Wednesday, July 25, 2012

What Do You Do Again?

I honestly think that several of my family members and closest friends still have no idea what I, a pediatric neuropsychologist, do for a living. You neither? Let me break it down for you…

A conversation with a stranger (or close family member. You know. Whomever):

You were in school for how long???: I finally finished my formal education at the ripe 'ol age of 30. I have an undergraduate degree in psychology with a minor in sociology (Side note: What does anyone ever do professionally with a sociology degree besides teach sociology?). I have a doctorate degree in clinical psychology. As part of earning my doctorate, I had to complete a pre-doctoral internship for one year and did so after matching at the University of Minnesota Medical School. After earning my Doctorate of Psychology (yahoo!), my training and education weren't over yet. To actually be eligible to be licensed to practice, I had to complete a post-doctoral fellowship. Because I wanted to specialize in pediatric neuropsychology, this would require a 2-year fellowship (rather than the 1-year fellowship required in every other field of psychology). I completed my fellowship in 2010 (after postponing it thanks to my own unexpected maternity leave) and have been a licensed, practicing pediatric neuropsychologist since that time.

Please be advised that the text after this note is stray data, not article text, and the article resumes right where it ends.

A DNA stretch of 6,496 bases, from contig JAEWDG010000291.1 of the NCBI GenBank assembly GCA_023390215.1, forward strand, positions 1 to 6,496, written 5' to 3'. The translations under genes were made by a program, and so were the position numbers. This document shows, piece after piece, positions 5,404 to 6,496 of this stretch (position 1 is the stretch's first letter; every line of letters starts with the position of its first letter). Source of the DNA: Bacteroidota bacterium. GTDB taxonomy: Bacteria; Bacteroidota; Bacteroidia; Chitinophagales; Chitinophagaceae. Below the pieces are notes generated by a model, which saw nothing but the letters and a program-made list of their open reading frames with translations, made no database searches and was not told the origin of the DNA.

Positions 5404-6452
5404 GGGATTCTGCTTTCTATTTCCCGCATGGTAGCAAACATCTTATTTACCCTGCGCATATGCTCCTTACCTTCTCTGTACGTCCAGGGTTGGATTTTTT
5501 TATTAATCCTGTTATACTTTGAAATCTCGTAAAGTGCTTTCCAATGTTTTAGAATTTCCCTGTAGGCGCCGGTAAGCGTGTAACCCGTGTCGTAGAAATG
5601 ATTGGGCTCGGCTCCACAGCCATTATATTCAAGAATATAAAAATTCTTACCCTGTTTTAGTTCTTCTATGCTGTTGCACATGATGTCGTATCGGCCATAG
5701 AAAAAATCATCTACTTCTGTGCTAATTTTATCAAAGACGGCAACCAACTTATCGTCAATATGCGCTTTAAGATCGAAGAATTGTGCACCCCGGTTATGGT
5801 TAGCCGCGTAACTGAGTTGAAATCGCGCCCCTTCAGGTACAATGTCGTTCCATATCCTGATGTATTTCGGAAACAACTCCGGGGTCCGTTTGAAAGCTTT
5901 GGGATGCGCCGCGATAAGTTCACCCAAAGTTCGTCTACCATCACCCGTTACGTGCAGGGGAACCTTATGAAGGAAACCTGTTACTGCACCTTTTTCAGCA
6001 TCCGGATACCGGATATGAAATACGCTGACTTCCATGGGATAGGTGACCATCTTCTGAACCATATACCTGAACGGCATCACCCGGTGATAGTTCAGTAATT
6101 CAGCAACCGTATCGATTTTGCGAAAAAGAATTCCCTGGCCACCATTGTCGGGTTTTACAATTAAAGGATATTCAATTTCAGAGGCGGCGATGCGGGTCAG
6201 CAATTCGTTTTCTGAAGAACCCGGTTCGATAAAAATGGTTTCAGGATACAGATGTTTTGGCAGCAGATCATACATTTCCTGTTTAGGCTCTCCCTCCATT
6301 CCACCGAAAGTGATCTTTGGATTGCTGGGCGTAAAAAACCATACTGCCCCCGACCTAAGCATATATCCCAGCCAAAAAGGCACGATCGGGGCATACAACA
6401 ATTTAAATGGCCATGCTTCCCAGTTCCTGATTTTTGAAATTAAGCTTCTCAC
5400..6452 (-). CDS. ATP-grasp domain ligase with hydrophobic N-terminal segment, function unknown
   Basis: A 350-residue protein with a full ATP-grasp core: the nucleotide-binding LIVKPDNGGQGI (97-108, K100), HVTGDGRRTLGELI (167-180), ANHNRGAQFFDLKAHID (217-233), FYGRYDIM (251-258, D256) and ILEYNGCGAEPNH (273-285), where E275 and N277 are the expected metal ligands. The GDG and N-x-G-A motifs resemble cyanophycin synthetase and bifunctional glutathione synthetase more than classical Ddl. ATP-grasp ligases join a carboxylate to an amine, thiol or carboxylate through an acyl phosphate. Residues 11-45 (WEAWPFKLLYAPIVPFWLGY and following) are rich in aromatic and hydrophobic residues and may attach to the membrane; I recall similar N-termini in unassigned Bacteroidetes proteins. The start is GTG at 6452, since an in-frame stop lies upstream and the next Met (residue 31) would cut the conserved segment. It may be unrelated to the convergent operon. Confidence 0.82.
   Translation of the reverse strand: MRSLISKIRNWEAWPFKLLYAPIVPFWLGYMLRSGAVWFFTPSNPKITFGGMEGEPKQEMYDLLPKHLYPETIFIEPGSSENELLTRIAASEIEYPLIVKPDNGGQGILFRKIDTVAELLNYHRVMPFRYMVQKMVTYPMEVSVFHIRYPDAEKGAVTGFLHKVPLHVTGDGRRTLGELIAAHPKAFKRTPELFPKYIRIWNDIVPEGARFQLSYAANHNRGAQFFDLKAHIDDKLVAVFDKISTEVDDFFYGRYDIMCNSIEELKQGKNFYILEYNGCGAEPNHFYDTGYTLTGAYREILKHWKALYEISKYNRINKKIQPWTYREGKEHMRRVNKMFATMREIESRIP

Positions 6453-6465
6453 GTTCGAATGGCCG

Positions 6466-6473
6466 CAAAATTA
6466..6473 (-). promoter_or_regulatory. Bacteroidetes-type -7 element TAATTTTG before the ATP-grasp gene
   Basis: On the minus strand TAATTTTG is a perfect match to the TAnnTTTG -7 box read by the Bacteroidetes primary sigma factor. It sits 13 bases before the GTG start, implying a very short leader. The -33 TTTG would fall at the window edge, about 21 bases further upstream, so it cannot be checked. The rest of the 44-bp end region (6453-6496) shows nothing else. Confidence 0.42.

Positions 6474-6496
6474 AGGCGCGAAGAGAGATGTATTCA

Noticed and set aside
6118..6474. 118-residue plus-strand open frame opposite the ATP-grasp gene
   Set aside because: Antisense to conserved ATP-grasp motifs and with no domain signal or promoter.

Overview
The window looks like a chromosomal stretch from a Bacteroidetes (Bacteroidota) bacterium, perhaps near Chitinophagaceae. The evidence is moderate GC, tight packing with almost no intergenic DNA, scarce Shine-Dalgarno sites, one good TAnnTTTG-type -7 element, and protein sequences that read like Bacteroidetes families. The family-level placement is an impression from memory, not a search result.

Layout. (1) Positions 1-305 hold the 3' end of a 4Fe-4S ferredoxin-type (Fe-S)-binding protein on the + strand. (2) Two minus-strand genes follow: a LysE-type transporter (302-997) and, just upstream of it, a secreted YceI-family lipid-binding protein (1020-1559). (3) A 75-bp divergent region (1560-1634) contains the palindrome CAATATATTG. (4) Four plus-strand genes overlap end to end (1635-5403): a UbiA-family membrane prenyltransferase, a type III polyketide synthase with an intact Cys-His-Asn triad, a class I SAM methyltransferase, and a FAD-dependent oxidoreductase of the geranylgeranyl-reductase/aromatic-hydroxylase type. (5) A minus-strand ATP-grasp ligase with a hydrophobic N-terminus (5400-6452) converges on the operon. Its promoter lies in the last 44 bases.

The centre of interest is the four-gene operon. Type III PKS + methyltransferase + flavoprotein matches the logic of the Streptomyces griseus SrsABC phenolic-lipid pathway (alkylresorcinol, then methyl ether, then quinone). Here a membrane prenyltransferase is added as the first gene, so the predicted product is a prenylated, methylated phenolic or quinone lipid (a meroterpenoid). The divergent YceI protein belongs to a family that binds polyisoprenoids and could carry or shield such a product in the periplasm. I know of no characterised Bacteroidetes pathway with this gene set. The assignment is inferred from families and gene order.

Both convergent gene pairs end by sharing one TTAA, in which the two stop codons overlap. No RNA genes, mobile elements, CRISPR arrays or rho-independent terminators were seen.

That’s great and all but I still have no idea what a pediatric neuropsychologist does: I primarily conduct neuropsychological evaluations with pediatric patients who have neurological conditions, such as epilepsy, brain tumors, traumatic brain injuries, and many, many other conditions that affect their brain and thus their cognition and behavior. 

Ummm...Okay. So what do you actually do? Let’s say a child has a brain tumor in the left frontal lobe (i.e., left frontal region of the brain). My job is to first meet with the child's parents to gather information about their concerns related to the child's daily functioning. Next, I spend a full day conducting a battery of tests with the child to evaluate her intelligence, academic skills, language, visual/motor ability, memory, attention, emotional, behavioral, and social functioning, and higher-order executive skills, such as planning, organizing, and problem-solving. Based on the results from the testing, I am able to identify the child’s neurocognitive strengths and weaknesses. I must then explain how her profile is linked to the underlying neurological condition (e.g., how particular neurocognitive weaknesses that emerged during testing are associated with the tumor in the left frontal lobe) and make appropriate diagnoses, such as ADHD, learning disorders, etc. Most importantly, I ultimately make recommendations to help the child receive the services and accommodations she needs in her school and home environments. I write up all of this information into a comprehensive report, which is usually somewhere around 10-12 pages, single-spaced, and then meet with the parents to review the test findings, discuss recommendations, and provide a copy of the report. In addition, I also have a number of other job responsibilities, such as conducting research and training graduate students who are pursuing their own degrees in neuropsychology, but I won’t bore you with those details (because I'm certain you're not bored already). 

So, that's my job in a nut shell. 
I’m sure you are all completely enthralled by this post. Oh well. At least we got that out of the way.

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